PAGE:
We’ve done quite a few interviews over the years on Lake Effect about where education in the STEM fields - science, technology, engineering, and math - fits in the 21st century economy. In particular, there has been a concerted effort to attract more girls to the field, so that someday there will be more women in engineering and tech fields.
Girls can follow in the footsteps of astronomer Annie Jump Canon, who cataloged 350,000 stars; or Chieng-Shiung Wu, the First Lady of Physics, who worked on the Manhattan Project.
Or they could try not to be left in the dust by Julia Landauer, who advocates for girls in STEM as she competes as a NASCAR driver. Landauer is also a Stanford graduate and a former competitor on the TV show Survivor. Her many different platforms will be part of her keynote speech at the Mount Mary University Voices of Leadership event on March 14.
Landauer says racing requires of technical literacy as well as understanding of outside applications. She says there are many misconceptions about racing, professional drivers, and how difficult it actually is. "You can’t be a dummy and go racing, right? You cannot be dumb and operate a machine at 200 miles an hour within inches of a wall for hours on end. So I think that’s a sad rep that some racing can have."
While she is best known for being a female race car driver, she longs for the title of "great race car driver." " [However,] I do think it's important to have the conversation about the significance of women really starting to break through - from a driving side but then also from am engineering side and a mechanic side because there are only so many women in the garage."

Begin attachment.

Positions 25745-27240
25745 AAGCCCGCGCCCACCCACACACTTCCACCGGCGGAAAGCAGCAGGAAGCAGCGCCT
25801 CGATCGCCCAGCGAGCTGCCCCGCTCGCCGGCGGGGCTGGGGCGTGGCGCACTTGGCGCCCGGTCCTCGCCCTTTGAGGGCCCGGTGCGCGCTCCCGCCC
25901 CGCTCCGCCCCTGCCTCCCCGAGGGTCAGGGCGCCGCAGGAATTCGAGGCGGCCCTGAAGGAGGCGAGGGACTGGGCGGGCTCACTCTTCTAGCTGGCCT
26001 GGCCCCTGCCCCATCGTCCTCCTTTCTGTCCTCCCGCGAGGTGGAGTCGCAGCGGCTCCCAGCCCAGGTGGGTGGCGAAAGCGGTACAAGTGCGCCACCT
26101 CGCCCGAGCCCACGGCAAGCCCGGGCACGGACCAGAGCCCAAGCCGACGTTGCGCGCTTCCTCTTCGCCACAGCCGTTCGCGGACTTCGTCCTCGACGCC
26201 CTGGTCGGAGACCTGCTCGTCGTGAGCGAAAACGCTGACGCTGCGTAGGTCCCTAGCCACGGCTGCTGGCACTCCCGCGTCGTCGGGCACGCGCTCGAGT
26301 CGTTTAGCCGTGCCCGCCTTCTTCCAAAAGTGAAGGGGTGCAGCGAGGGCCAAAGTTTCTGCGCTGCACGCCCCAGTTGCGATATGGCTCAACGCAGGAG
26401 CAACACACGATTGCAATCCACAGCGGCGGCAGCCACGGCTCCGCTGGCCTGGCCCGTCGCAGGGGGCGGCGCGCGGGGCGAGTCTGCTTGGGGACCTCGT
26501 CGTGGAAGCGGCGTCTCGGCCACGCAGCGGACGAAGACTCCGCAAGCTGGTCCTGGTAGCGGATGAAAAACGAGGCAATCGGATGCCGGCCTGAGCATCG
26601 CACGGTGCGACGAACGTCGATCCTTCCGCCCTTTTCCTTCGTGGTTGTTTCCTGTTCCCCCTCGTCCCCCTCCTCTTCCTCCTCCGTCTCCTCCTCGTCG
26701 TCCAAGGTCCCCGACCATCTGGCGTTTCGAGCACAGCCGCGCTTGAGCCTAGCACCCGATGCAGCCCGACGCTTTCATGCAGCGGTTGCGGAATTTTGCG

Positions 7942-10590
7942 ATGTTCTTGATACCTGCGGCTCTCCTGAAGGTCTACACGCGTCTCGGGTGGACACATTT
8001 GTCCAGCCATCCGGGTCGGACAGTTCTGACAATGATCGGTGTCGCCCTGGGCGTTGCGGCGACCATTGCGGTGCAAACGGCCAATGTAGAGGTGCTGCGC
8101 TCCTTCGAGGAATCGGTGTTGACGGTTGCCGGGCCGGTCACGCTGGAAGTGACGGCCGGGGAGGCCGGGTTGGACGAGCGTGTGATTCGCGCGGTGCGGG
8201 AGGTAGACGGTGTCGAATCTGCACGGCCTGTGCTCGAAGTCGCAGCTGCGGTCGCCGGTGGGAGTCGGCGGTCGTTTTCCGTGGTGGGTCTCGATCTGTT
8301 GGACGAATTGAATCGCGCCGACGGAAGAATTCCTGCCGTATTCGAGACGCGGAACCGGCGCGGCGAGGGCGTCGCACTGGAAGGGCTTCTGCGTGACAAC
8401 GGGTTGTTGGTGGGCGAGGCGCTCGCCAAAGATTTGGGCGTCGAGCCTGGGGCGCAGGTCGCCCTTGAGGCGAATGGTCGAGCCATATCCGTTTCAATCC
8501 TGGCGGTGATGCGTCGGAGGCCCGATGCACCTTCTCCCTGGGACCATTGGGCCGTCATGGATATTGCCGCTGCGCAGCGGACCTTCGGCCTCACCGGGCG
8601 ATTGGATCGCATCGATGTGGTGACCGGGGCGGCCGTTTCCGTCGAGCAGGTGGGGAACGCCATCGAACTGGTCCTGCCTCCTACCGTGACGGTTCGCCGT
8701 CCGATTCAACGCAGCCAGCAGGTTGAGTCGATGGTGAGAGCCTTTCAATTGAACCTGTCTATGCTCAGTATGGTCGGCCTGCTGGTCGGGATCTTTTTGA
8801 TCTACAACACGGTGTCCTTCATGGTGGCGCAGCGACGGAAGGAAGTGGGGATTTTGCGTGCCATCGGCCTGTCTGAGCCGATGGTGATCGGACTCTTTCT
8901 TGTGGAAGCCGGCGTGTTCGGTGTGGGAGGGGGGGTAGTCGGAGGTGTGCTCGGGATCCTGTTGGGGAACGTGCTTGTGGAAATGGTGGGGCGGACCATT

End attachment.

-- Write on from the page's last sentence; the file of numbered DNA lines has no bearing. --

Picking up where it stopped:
Landauer is working to bridge the worlds of Silicon Valley and racing through an outlet that she doesn't normally get to use on the race track - public speaking. "I found that I was experiencing an adrenaline rush - not quite as intense as when I get on the race track, but it was still there. And it still requires that preparation and getting on a stage and being vulnerable and putting it all out there."
She is also an advocate for equal pay, equal opportunity, and greater safety. "The fact that I have different things going on (with) my brand and my platform than just racing, I think is a really cool opportunity to continue to spread that message."